1. The table of
organization. Usually the home office determines the basic
organization structure of the branch, district, region, division, or
other field sales unit. Job titles are established, lines of
authority, responsibility, and accountability are defined, and at
least a general pattern of relationships is indicated. In some
companies the table or organization does not exist in written from,
often it is merely a matter of precedent or custom, and in such cases
there is frequently great lattiude for change at local levels. In
other companies the organization structure of the field sales units
is quite specifically defined, and in such cases all local changes
must be made within this framework.
2. The sales manager's
job description. Because it
usually established both the extent and the nature of his authority,'
defines in detail his responsibility and accountability, and
generally outlines the functions he is expected to perform, the field
sales manager's job description provides a general framework for most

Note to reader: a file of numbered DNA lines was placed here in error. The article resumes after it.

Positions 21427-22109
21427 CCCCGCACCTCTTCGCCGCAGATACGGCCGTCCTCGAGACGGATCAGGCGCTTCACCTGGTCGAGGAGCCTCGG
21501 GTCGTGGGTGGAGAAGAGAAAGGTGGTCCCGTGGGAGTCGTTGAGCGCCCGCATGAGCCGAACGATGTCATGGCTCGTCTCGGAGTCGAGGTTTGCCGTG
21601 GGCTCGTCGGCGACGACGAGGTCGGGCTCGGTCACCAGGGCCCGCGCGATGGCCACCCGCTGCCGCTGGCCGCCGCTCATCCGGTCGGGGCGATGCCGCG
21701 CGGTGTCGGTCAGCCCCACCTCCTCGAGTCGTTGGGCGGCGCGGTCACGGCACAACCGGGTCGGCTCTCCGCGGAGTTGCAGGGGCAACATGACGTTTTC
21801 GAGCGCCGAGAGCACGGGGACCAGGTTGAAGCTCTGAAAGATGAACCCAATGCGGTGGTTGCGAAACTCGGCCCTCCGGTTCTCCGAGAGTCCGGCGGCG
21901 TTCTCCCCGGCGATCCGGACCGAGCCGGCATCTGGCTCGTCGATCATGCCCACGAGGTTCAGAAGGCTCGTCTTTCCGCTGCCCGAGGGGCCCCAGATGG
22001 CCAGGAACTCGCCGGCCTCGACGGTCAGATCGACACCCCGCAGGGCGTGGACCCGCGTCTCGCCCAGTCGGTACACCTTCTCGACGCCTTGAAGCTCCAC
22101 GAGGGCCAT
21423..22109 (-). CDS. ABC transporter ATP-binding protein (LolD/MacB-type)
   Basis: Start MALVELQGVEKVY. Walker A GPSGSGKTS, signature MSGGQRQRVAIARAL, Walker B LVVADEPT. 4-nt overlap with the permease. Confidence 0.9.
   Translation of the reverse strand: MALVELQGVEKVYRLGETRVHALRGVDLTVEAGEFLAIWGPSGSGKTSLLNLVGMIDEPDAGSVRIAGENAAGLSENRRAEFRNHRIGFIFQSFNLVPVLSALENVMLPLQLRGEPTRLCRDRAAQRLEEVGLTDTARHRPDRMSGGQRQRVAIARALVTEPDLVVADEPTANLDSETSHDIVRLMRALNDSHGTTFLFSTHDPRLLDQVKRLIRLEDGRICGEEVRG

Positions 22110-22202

of his organizing activity.
3. The salesman's job
description. Because it
usually defines his responsibility and accountability, and describes
in general terms the methods and tools he will be expected to use the
basic instrument of organization-when it is understood and accepted
by the salesman.
4. Procedure and policy
manuals. Manuals or other
documents describing methods of operation to be followed in many
common circumstances are useful organizational instruments because
they further define responsibility be specifying what action is to be
taken, who will take it, and what the extent and limits of this
instruments serve to establish the general boundaries within the
field sales unit must be organized. Beyond the guidance thus
provided, the task of organizing the field sales unit is a matte for
the skill and ingenuity of the field sales manager.